Maybe it was her weight against him or the warmth of her breath on his chest. Or maybe it was the dampness of her tears soaking his shirt, but in the midst of it all, he heard an odd little sound he hadn’t heard in a very, very long time. He did recognize it, however, all too clearly; a crack, as a mast makes just before it splinters and falls to the decks. It was the sound of his heart breaking.
Pulling back slightly, he tried to peek down, but he couldn’t see her face, obscured by the heavy fall of dark copper hair. He pressed his nose to the top of her head, maintaining a steady sway. Her hair smelled of salt air and the sea. It made him want to run his hand up under, feel the slope of her neck, trace the curve of her ear with his finger. He wanted…
“Easy, mate,” he whispered aloud to himself. “No!” Not this one, this one is different.
He settled deeper into the chair, shifting her weight slightly, cradling, rocking, soothing.
Gradually, the sobbing ebbed, her breath coming hitching sighs. She grew heavier in his arms, molding to his shape, awash in somnolent warmth that seeped through, soaking his own being, connecting them. Slowly, her breathing eased, slower and deeper, with only an occasional tremor. Her body twitched once, and then again, less. She was asleep.
A dozen thoughts collided in his mind, muddled, whirling and tumbling, all demanding equal attention, all bubbling to the surface like a boiling pot.
What was so familiar?
Careful, mate, you’ve been through this before.
It’s that bloody good heart of yours.
But, this one is different.
Wonder how big her breasts are.
You don’t know who she is.
I don’t care who she is.
She could be worth money.
What are you going to do with her?
Remember, no women on board.
Everybody, shut it!!
Kate awoke with a start, knowing there had been a noise, but no idea what it was. Lying, frozen and still in the total darkness, her eyes rolled, trying to see a sound. More so, she tried to fathom where she was. Dimly, she recalled the cabin, talking with the captain. Oh, yes, and then she started crying. Damn! Why did she have to do that? Now he would think her simpering and helpless. How did she get here, in the bunk? She knew, now, it was the captain's bunk, the rough linen of the mattress, slightly lumpy and the sharp male smell was familiar, but how did she get there?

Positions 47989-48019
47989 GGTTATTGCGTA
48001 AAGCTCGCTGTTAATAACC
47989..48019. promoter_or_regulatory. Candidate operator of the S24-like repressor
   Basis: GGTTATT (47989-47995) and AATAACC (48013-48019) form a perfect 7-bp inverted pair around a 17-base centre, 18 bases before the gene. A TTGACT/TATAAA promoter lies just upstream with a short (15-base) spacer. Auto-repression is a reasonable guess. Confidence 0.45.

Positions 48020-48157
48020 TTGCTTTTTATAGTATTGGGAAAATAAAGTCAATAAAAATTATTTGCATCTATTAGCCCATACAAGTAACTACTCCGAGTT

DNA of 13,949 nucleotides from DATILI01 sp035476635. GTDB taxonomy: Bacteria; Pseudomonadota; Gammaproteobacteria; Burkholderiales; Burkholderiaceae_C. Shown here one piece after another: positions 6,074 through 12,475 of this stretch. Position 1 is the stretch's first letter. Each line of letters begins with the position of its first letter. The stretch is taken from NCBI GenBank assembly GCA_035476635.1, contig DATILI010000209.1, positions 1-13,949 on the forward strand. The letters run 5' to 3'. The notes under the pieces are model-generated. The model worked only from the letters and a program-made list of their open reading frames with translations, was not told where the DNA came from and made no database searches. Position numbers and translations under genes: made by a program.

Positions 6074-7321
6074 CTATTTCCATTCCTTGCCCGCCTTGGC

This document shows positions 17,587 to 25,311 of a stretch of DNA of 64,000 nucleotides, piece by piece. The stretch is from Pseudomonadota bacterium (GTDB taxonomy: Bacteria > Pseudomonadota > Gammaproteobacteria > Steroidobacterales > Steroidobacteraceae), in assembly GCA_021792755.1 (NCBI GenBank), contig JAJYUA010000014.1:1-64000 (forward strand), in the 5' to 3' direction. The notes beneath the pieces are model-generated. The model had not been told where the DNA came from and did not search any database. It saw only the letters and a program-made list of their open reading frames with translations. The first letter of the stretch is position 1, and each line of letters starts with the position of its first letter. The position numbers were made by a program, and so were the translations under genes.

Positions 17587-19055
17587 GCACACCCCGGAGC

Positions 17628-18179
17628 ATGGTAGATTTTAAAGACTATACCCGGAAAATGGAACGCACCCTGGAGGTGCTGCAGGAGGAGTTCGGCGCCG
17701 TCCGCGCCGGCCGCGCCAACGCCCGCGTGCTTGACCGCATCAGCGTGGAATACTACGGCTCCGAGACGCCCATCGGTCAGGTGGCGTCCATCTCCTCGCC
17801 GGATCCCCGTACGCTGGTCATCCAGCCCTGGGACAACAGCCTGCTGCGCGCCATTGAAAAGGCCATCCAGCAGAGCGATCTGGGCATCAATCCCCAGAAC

Desperate, she strained to remember. Had there been something in the rum, intentionally knocking her unconscious? He was a pirate; she wouldn't put it past him. Instantly she negated the idea; he had drunk from the same bottle, openly and willingly. It hadn't been that. She had noticed him swaying. Had he been more in drink than she thought?
Her eyes jerked and she forced herself to stop breathing, trying to make her heart stop pounding in her ears, thinking she heard a noise again, the same or different, she wasn't sure. Somehow, in her sleep-fuzzed mind, she thought hearing would help her to see in the dark and she strained her ears, hoping for any hint of who might be coming.
It would be no surprise if someone, a man, the captain, tried to sneak in, take advantage of her; she half-expected it. It was part of the hazard of traveling alone. It happened once, on the Melody. Prepared there, with plenty of warning, a quick smashing whip with the back of her head sent her assailant running, unable to hide from the captain in the morning due to a broken nose and missing front teeth.
Here, on the Black Pearl, if anyone came visiting, she was sure it would be the captain. Offering his bed would be a strong clue to his intentions. If that weren't enough, leaving her covered in nothing but a quilt should be the only other hint anyone would need.
Although a part of her, a strong part, said, “Trust him.” Granted, there was the other part, saying, “Don't,” but instincts told her “Yes.” There was something in the eyes. She knew very well the look of a predator—a man looking to take advantage, attack a woman. His eyes held none of that, deep and warm, luminous pools, inviting her in, benevolent and gentle, a sharp contradiction to his outward persona. His voice held no malice, gravelly and gruff, yet soft, spoken with a heavy, though slightly odd, accent. And always, a something hanging in the air—unspoken, not a threat—hardly—but a query, surely.
Still, she lay awake through the night, jumping and starting at every little noise, every board creaking, every rope vibrating, until, just before daylight, she dozed off, too exhausted to care.